EDITORIAL: I got worked by Raw 25 – I got too hyped and ended up disappointed with another corporate agenda-pushing episode

By Dominic DeAngelo, PWTorch contributor


Send a guest editorial submission for consideration to pwtorch@pwtorch.com.

WWE Monday Night Raw’s 25th Anniversary was WWE’s perfect moment to right the sails with its fans, both longtime and returning. With the returning of legends from several different eras, WWE couldn’t have asked for a better opportunity to make this a “State of The Union” show.

For all the self-aggrandizing, corporate buzzwords, and the agenda-pushing that we’ve been spoon fed every Monday, the McMahons could have extended the olive branch on both a branding and storyline level with of all people, the McMahons, still remaining at the focal point. Thanking every wrestler, every crew member, and every fan could have cleansed the palette of any sort of bitterness before we were treated with a hardy meal of nostalgia and hype for this Sunday’s Royal Rumble. Instead, we were given that same, dry turkey sandwich that we’re all used to getting when a themed show rolls around – all with the buzzwords, agenda pushing, and self-aggrandizing with the legends just being used as a backdrop.

I got worked, so in that regard, this Raw was definitely old school.

When the biggest star in the show’s history, Steve Austin, wasn’t given a mic to speak during the opening segment, reality began setting in that this was going to be like every other reunion show we’ve gotten. Most of the legends we saw were shoe-horned into segments that didn’t add any significance to the current day product, which was still chock-full of disjointed commercial breaks. The matches that we were given could have happened on Raw 23, let alone last week – and I’ve never felt more empathy for a wrestling audience than I did for the fans at the Manhattan Center, who dolled out $400 just to get a vague Undertaker promo, some guest appearances, a commemorative chair, and some flat screens on roller carts to watch a product that they were missing out on. The presence of Jerry Lawler and Jim Ross was solid, but they had about as much airtime as Jimmy Fallon did. Even Matt Hardy senselessly losing to Bray Wyatt got lost in the shuffle.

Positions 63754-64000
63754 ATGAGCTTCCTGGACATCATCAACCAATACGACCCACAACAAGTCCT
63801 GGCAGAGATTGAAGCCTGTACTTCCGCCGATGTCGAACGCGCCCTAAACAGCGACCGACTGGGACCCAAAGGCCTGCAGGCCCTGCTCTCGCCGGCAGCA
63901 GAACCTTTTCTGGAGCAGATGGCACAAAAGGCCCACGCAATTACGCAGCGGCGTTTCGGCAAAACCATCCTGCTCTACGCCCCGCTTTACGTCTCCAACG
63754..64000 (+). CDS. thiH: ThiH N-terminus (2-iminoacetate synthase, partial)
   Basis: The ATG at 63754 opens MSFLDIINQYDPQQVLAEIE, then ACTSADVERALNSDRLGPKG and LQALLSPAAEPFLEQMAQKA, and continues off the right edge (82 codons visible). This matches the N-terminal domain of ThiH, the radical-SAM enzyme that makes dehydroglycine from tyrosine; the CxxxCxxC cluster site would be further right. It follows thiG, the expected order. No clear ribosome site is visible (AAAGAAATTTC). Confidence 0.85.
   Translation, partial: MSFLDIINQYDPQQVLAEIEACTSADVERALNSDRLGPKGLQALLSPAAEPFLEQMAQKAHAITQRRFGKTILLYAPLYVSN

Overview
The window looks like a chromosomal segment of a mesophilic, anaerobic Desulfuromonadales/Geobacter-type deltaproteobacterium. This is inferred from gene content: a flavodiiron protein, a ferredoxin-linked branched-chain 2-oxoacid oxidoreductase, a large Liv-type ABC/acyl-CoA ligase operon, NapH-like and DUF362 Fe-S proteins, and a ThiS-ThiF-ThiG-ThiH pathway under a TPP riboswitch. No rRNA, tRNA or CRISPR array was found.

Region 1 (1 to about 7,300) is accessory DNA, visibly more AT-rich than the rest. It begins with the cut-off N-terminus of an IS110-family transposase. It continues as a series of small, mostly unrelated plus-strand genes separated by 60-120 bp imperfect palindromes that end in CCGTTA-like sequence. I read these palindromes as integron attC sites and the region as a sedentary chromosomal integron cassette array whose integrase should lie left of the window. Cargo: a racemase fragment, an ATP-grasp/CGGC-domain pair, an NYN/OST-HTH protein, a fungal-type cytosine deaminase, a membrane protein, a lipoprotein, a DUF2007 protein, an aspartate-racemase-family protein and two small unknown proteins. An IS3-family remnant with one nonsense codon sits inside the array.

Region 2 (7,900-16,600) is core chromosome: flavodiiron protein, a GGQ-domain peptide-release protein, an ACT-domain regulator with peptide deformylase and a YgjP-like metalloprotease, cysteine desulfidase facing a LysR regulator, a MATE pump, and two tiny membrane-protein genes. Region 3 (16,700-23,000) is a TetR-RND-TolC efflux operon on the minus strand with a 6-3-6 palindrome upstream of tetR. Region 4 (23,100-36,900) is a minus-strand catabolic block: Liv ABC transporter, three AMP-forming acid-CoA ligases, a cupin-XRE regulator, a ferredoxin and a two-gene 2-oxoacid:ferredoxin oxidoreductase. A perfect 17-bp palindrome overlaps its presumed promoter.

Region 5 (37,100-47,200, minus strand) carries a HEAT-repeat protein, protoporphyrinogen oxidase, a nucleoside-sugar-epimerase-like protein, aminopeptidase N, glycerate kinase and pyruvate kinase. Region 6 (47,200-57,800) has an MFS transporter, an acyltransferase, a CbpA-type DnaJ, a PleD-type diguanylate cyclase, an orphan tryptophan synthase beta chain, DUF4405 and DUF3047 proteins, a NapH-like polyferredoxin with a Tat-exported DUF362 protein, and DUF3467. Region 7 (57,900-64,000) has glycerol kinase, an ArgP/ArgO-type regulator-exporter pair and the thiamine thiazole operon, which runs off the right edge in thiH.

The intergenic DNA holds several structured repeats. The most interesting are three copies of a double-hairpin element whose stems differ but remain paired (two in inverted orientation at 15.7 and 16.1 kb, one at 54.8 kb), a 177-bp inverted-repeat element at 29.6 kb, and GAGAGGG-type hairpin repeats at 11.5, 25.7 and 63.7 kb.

Instead of witnessing another Heath Slater beating, what would be the harm of a Ted DiBiase offering his management services to The Bar for one night as they kicked the pocket change out of the returning Dudleys? Or have Austin come out again to help moderate the confrontation of Sunday’s main event three-way? I’d like to think there was something bigger planned if it wasn’t for the time constraint corner they painted themselves in, but trotting out Harvey Whippleman instead of Stone Cold seems like a bit of a misstep.

Granted, I probably got myself way too hyped for Raw 25. The gullible, die-hard 13 year old fanboy from 1998 was being conjured up inside me, creating and formulating possible outcomes that would have been near impossible when you consider who everybody is answering to and the publicly traded universe that particular person resides in. The “never say never” attitude (a WWE buzzword in its own right) can make professional wrestling fun, especially when the new talent isn’t being promoted properly, but it’s a deadly game to play.

“Always say never” may be the most beneficial mindset to have, that way one wouldn’t be totally stunned when Stone Cold doesn’t talk.

Send a guest editorial submission for consideration to pwtorch@pwtorch.com.

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